Imatges de pÓgina
[ocr errors][ocr errors][ocr errors][merged small]
[ocr errors][merged small]

P R O L 0. G U

G U E.

[ocr errors]

N Troy, there lyes the scene : from ifles of Greece

The Princes orgillous, their high blood chaf’d,
Have to the port of Athens sent their hips,
Fraught with the ministers and instruments
Of cruel war. Sixty and nine that wore
Their crownets regal, from thAthenian bay
Put forth toward Phrygia, and their vow is made
To ransack Troy ; within whose Atrong immures,
The ravisód Helen, Menelauso Queen
With wanton Paris seeps, and that's the quarrel.
To Tenedos they come
And the deep-drawing barks do there disgorge
Their warlike fraughtage. Now on Dardan plains,
The fresh and yet unbruised Greeks do pitch
Their brave pavilions. Priam's fix-gated city,
Dardan, and Timbria, Helias, Chetas, Trojen,
And Anteroridas, with maly staples
And corresponsive and fulfilling bolts,
Stir up the Sons of Troy.
Now Expectation tickling skittis spirits
On one and other side, Trojan and Greek,
Sets all on hazard. Hither am I come
A Prologue arm’d, but not in confidence
Of Author's pen, or Actor's voice; but suited
In like conditions as our argument;
To tell you, (fair beholders) that our play
Leaps o'er the vaunt and firstlings of those broils,
Beginning in the middle : starting thence,
To what may be digested in a play.

or find fault, do as your pleasures are,
Now good, or bad, 'tis but the chance of war.



[blocks in formation]

Helen, Wife to Menelaus, in Love with Paris.
Andromache, Wife to Hector.
Cressida, Daughter to Calchas, in Love with Troilus.

Trojan and Greek Soldiers, with other attendants.

SCENE Troy and the Grecian Camp.

The Story originally written by an old Lombard Author, and

fince by Chaucer.

T R 0

[ocr errors][merged small][merged small][ocr errors][merged small][ocr errors]
[ocr errors]

ALL here my varlet, I'll unarm again,
Why should I war without the walls of Troy,
That find such cruel battle here within ?
Each Trojan that is master of his heart,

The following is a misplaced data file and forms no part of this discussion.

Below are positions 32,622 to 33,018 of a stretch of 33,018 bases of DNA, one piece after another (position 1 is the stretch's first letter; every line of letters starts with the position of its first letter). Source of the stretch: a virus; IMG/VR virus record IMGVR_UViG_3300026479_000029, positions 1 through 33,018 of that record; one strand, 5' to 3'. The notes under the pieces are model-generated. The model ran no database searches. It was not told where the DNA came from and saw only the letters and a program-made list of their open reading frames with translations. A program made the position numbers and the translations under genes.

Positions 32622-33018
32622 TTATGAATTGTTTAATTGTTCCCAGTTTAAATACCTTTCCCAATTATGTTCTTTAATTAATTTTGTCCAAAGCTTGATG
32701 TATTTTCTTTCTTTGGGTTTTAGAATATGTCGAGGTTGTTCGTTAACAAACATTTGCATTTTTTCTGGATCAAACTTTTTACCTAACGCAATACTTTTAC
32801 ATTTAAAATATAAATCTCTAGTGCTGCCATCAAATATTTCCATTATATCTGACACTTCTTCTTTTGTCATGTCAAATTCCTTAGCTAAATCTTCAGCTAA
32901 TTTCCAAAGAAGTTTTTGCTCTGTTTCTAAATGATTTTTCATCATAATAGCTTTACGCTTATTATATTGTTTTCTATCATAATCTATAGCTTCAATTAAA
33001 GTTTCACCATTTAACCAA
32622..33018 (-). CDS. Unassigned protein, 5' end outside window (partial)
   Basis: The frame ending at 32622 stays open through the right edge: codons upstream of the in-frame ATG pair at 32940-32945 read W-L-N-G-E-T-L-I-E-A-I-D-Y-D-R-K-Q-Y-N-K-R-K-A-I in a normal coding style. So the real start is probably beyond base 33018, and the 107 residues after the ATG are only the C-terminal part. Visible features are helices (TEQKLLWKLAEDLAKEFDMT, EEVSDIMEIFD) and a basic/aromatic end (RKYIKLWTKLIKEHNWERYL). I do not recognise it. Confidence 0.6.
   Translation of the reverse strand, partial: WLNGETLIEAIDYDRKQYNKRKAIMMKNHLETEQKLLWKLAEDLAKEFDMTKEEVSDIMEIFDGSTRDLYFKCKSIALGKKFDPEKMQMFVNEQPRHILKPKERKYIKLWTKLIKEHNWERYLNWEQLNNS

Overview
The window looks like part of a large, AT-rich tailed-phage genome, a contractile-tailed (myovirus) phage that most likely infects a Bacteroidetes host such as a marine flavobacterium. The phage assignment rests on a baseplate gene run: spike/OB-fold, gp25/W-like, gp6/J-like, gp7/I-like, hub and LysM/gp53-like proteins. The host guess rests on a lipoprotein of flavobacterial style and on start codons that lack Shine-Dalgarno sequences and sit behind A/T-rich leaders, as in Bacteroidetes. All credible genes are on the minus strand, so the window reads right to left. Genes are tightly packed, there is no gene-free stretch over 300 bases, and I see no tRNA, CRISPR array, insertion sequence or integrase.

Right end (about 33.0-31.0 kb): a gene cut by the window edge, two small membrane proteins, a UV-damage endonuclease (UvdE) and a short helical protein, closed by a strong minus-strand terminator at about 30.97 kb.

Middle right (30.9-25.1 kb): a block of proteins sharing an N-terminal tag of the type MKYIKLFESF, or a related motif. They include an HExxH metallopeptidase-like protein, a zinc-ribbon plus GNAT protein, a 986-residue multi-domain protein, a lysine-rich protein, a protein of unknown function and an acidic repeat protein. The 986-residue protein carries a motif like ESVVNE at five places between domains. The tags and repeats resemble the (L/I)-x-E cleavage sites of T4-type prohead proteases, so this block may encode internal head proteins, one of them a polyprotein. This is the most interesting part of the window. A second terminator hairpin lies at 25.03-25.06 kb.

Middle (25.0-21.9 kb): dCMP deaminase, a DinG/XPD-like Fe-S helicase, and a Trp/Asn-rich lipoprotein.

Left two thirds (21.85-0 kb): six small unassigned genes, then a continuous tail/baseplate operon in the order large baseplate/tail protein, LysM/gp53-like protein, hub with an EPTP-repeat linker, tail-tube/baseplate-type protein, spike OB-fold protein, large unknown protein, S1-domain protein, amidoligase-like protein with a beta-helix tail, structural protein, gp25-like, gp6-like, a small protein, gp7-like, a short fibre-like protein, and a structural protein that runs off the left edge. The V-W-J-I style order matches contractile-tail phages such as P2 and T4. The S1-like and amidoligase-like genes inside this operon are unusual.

Let him to field, Troilus alas hath none.

Pan. Will this geer ne'er be mended : " Troi. The Greeks are strong, and skilful to their strength, · Fierce to their skill, and to their fierceness valiant. ( But I am weaker than a woman's tear, · Tamer than Neep, fonder than ignorance; · Less valiant than the virgin in the night, · And skil-less as unpractis’d infancy.

+ Before this Play of Troilus and Cressida printed in 1609 is a Bookseller's preface, Jhowing that first impresion to have been before the Play had been acted, and that it was published without Shakespear's knowledge from a copy that bad fallen into the Bookseller's hands. Mr. Dryden thinks this one of the first of our Author's plays: But on the contrary, it may be judg’d from the foremention'd Preface that it was one of his laft; and the great number of observations, both moral and politick, (with which this piece is crowded more than any other of his) seems to confirm my opinion.



Pan. Well, I have told you enough of this : for my part, I'll not meddle nor make any farther. He that will have a cake out of the wheat, must tarry the grinding.

Troi. Have I not tarried ?
Pan. Ah, the grinding; but you must tarry the boulting.
Troi. Have I not tarried :
Pan. Ay, the boulting; but you must tarry the leav'ning.
Troi. Still have I tarried.

Pan. Ay, to the leav’ning: but here's yet in the word hereafter, the kneading, the making of the cake, the heating of the oven, and the baking; nay, you must stay the cooling too, or you may chance to burn your lips.

Troi. Patience her self, what Goddess e'er she be,
Doth lesser blench at sufferance than I do:
At Priam’s royal table I do fit;
And when fair Cressid comes into my thoughts, ----
So traitor !---- when she comes? when is the thence?

Pan. Well, she look'd yesternight fairer than ever I saw her look, or any woman else.

Troi. I was about to tell thee, when my heart
As wedged with a sigh would rive in twain,
Left Hector or my father should perceive me
I have (as when the sun doth light a storm)
Buried this figh in wrinkle of a smile:
But sorrow, that is couch'd in seeming gladness,
Is like that mirth fate turns to sudden sadness.

Pan. An her hair were not somewhat darker than Helen's---well, go to, there were no more comparison between the wo

But for my part she is my kinswoman, I would not (as they term it) praise her---- but I would somebody had heard her talk yesterday, as I did : I will not difpraise your sister Cassandra's wit, but --Troi. o Pandarus. I tell thee, Pandarus---



: :::

« AnteriorContinua »